This episode is Part 1 in a two-part series.

    Featuring:
    Maureen Shelton, M.Div, System Director of Education and Director of the Division of Compassion-Centered Spiritual Health (CCSH) at Emory University
    Host:
    Charles Raison, Psychiatrist, Professor at the University of Wisconsin-Madison and Emory University
    About Emory University's Center for the Study of Human Health:
    The Emory Center for the Study of Human Health was developed to expand health knowledge and translate this knowledge to all aspects of life – for the individual and populations as a whole. The Center assembles the extraordinary faculty, researchers and thought leaders from across disciplines, departments, schools and institutions to bring this knowledge to Emory University students and inspire them to become leaders for the next generation in meeting challenges facing human health. 
    Follow Us:
    Blog: Exploring Health
    Facebook: @EmoryCSHH
    Instagram: @EmoryCSHH
    Twitter: @EmoryCSHH

    • 15 min
    No Kidding | Dr. Makeba Williams: Puberty & What to Expect

    No Kidding | Dr. Makeba Williams: Puberty & What to Expect

    Dr. Makeba Williams, Director of the Division of Academic Specialists in Obstetrics and Gynecology at the University of Wisconsin-Madison, specializes in the changes that women go through at the various stages of their life. Dr. Williams and Eleanor discuss puberty in children and what to expect.
    Featuring:
    Dr. Makeba Williams, Director of the Division of Academic Specialists in Obstetrics and Gynecology, University of Wisconsin-Madison
    Host:
    Eleanor Barrett, 5th Grader
    About Emory University's Center for the Study of Human Health:
    The Emory Center for the Study of Human Health was developed to expand health knowledge and translate this knowledge to all aspects of life – for the individual and populations as a whole. The Center assembles the extraordinary faculty, researchers and thought leaders from across disciplines, departments, schools and institutions to bring this knowledge to Emory University students and inspire them to become leaders for the next generation in meeting challenges facing human health. 
    Follow Us:
    Blog: Exploring Health
    Facebook: @EmoryCSHH
    Instagram: @EmoryCSHH
    Twitter: @EmoryCSHH

    • 17 min
    Dr. Andrew Miller: Part 2 - Inflammation and Depression

    Dr. Andrew Miller: Part 2 - Inflammation and Depression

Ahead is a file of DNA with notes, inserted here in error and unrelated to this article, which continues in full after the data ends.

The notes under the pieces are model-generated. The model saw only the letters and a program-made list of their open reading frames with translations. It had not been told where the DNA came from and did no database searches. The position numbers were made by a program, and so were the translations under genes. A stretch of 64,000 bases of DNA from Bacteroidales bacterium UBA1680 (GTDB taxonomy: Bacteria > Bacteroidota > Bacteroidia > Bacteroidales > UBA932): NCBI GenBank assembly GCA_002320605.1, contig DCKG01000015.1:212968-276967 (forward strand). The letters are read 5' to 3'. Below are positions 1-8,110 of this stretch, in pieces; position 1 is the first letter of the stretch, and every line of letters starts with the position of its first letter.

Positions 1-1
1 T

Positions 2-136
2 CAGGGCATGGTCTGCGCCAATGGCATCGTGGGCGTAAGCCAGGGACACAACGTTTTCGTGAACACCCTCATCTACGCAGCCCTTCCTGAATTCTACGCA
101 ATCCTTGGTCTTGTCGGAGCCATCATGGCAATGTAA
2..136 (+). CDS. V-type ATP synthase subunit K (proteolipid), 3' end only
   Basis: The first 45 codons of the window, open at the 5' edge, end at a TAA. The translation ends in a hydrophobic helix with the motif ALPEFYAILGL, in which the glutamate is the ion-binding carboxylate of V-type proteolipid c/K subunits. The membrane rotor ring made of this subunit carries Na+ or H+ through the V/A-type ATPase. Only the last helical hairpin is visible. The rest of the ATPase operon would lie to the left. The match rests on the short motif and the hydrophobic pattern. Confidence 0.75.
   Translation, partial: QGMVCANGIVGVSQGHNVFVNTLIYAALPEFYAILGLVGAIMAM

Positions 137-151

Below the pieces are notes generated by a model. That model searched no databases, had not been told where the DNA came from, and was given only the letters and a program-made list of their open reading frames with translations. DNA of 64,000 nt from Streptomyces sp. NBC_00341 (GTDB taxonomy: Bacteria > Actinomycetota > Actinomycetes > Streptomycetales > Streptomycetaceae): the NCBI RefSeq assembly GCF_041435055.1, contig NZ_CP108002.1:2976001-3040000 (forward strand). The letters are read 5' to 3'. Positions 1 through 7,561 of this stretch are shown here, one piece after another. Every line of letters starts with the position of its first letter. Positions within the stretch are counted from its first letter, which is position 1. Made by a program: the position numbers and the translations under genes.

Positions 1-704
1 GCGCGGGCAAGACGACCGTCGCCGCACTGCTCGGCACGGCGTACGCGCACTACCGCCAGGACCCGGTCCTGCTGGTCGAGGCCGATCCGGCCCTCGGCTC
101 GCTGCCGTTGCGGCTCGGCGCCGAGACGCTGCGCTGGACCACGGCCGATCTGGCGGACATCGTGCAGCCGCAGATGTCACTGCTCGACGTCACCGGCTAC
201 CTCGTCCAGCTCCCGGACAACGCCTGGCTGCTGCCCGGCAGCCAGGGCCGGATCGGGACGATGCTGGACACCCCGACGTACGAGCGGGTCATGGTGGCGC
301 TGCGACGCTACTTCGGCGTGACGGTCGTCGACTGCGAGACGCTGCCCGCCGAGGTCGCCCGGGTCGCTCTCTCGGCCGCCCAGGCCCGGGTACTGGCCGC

Inflammation and Depression: From Evolutionary Understandings to the Discovery of New Treatments

    In our first podcast with Dr. Andrew H. Miller, we explored links between inflammation and mental illness. But we left unanswered several key questions. Why as a species we should be so prone to inflammatory disorders? Why, from an evolutionary point of view, should inflammation so readily cause depression? In this podcast we cover these questions and more, exploring why humans have an inflammatory bias, why the link between inflammation and depression likely enhanced survival and reproduction across human evolution and why the absence of co-evolved bacteria, viruses and worms in the modern world is making both inflammation and depression worse. Finally, we turn to cutting-edge research underway in Dr. Miller’s laboratory that seeks to harness the link between inflammation and depression to create better, and more personalized, treatments for mental illness. Andrew H. Miller, MD, is the William P. Timmie Professor of Psychiatry and Behavioral Sciences at Emory University. His discoveries have played a leading role in our current understanding of immune-brain interactions relevant to mental health.

    This episode is Part 2 in a two-part series.

    Featuring:
    Dr. Andrew Miller, William P. Timmie Professor of Psychiatry and Behavioral Sciences at Emory University
    Host:
    Charles Raison, Psychiatrist, Professor at the University of Wisconsin-Madison and Emory University
    About Emory University's Center for the Study of Human Health:
    The Emory Center for the Study of Human Health was developed to expand health knowledge and translate this knowledge to all aspects of life – for the individual and populations as a whole. The Center assembles the extraordinary faculty, researchers and thought leaders from across disciplines, departments, schools and institutions to bring this knowledge to Emory University students and inspire them to become leaders for the next generation in meeting challenges facing human health. 
    Follow Us:
    Blog: Exploring Health
    Facebook: @EmoryCSHH
    Instagram: @EmoryCSHH
    Twitter: @EmoryCSHH

    • 29 min
    Dr. Andrew Miller: Part 1 - Inflammation, Stress and Depression

    Dr. Andrew Miller: Part 1 - Inflammation, Stress and Depression

    Everything You’ve Always Wanted to Know About Inflammation, Stress and Depression